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Banking > Policies>
Mid-Term Review of Monetary and Credit Policy 1999-2000 > Part III

Financial Sector Reforms and Monetary Policy Measures

Monetary and Credit Policy Measures
In the light of the macro-economic and monetary policy developments reviewed in the previous sections, it is proposed to make the following changes in policy :

  1. The Cash Reserve Ratio (CRR) maintained by the scheduled commercial banks is being reduced by one percentage point from the present level of 10 per cent to 9 per cent in two instalments, the first, effective the fortnight beginning November 6, 1999 and the next, effective the fortnight beginning November 20, 1999. This will increase the lendable resources of banks by Rs.7,000 crore. In order to improve the cash management by banks, as a measure of simplification, it has been decided to introduce a lag of two weeks in the maintenance of stipulated CRR by banks. This change in the procedure for calculation of reserve maintenance will be effective from the fortnight beginning November 6, 1999.
  2. The interest rate surcharge of 30 per cent on import finance, which has been in force since January 1998, is being withdrawn with immediate effect. This will reduce the financing cost of imports for industry.
  3. At present, banks are required to charge a minimum rate of 20 per cent interest on overdue export bills. This stipulation is also being withdrawn with immediate effect, and banks will henceforth have the freedom to decide the appropriate rate of interest on overdue export bills. However, the present procedures for ensuring that there is no deliberate attempt to delay repatriation of export receipts will remain in force.
  4. In line with the policy of minimising the country's short-term external borrowing liabilities, the minimum maturity for FCNR(B) deposits is being raised to one year from six months. Banks, however, will continue to have the freedom to offer floating rate deposits (with a maturity of one year or more, and interest reset period of six months). At the same time, the requirement by banks to maintain an incremental CRR of 10 per cent on increase in liabilities under FCNR(B) Scheme (over the level prevailing as on April 11, 1997) is being withdrawn, with effect from the fortnight beginning November 6, 1999. This will increase the lendable resources of banks by Rs.1,061 crore.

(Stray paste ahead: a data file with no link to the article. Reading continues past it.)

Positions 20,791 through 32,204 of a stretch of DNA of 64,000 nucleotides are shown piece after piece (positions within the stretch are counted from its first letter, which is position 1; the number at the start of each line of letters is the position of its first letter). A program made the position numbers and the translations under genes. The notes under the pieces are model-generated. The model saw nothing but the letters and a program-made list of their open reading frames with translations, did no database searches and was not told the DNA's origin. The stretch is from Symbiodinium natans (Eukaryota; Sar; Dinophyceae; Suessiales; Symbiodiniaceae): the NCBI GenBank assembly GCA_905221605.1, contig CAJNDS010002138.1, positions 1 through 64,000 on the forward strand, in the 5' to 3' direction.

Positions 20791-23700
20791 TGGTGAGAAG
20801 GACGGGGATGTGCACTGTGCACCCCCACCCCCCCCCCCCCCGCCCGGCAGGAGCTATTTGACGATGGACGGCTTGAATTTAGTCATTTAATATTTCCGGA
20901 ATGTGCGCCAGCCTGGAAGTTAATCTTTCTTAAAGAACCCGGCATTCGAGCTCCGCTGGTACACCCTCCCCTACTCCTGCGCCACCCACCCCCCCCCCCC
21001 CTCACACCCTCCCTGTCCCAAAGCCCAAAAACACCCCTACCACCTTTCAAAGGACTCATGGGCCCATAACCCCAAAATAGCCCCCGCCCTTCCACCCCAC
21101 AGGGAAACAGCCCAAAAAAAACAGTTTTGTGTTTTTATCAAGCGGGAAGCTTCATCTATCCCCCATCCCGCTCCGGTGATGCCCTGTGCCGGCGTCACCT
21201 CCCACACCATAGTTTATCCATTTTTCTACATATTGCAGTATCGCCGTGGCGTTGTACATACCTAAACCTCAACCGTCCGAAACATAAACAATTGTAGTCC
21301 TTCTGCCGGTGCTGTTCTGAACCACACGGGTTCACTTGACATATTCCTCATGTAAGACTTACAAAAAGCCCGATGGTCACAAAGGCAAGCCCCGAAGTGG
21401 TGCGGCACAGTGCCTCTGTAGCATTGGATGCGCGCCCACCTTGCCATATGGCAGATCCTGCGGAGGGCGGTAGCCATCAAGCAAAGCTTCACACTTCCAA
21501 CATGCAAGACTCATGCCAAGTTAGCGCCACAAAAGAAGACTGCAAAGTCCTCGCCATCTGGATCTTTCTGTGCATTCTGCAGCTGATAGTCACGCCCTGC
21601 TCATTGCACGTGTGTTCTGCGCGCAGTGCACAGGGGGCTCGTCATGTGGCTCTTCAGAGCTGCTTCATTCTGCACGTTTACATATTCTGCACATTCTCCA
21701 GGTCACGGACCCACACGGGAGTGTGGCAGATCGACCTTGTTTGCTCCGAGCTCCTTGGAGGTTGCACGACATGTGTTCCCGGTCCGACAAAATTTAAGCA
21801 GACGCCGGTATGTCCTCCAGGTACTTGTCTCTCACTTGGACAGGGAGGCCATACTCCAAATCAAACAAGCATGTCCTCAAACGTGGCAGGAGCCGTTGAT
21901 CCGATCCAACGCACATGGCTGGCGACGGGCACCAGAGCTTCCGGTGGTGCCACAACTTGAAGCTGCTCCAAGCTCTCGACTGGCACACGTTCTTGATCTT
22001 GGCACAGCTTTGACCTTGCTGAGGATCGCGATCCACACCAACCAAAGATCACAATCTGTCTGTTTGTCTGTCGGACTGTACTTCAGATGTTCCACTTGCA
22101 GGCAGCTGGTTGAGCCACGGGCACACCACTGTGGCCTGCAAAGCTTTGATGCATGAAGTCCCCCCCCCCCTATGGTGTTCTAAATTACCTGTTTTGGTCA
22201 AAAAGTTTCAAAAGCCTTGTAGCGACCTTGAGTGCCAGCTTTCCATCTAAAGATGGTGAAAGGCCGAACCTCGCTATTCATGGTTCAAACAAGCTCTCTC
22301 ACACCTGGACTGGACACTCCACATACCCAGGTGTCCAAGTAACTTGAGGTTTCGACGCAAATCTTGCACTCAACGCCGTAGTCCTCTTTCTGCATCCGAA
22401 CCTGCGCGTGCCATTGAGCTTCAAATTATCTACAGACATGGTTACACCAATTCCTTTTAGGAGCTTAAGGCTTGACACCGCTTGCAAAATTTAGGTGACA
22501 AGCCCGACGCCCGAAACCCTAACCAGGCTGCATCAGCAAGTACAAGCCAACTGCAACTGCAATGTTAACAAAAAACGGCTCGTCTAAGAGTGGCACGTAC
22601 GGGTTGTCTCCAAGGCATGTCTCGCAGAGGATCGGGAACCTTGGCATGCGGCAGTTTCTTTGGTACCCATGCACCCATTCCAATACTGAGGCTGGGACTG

As emphasised in the earlier Policy Statements, it is reiterated that the above measures, including the level of the CRR to be maintained by banks, are subject to change from time to time.

In the last few years, following the Reports of high level Committees (such as the Narasimham Committee) and various technical groups and working groups, the Reserve Bank has announced a number of measures for the development and reform of the financial sector, including money and debt markets. An attempt is made here to review the development in respect of certain measures announced in April 1999 with a view to bring about modifications where necessary. Interim Liquidity Adjustment Facility (ILAF)

This facility, announced in the April Statement, has provided a mechanism for injection and absorption of liquidity available with banks from time to time. The ILAF is operated through a combination of repo, export credit refinance, collateralised lending facilities and open market operations. The experience in operating this facility in the last six months has generally been satisfactory and substantial use has been made of export credit refinance and collateralised lending facilities under this scheme in order to overcome mismatches in the supply and demand for liquid funds. The fortnightly average utilisation under this facility including export credit refinance has ranged between Rs.4,119 crore and Rs.7,697 crore during April-October 1999. Primary dealers also availed of liquidity support in the range of Rs.1,293 crore and Rs.7,406 crore during the same period. In the light of the feedback received from the market participants, in the first week of this month, the scheme was made more flexible by removing the requirement of `cooling period' (after the use of this facility by banks for two blocks of two weeks each). The operation of this facility will be kept under constant review and further refined in consultation with participants.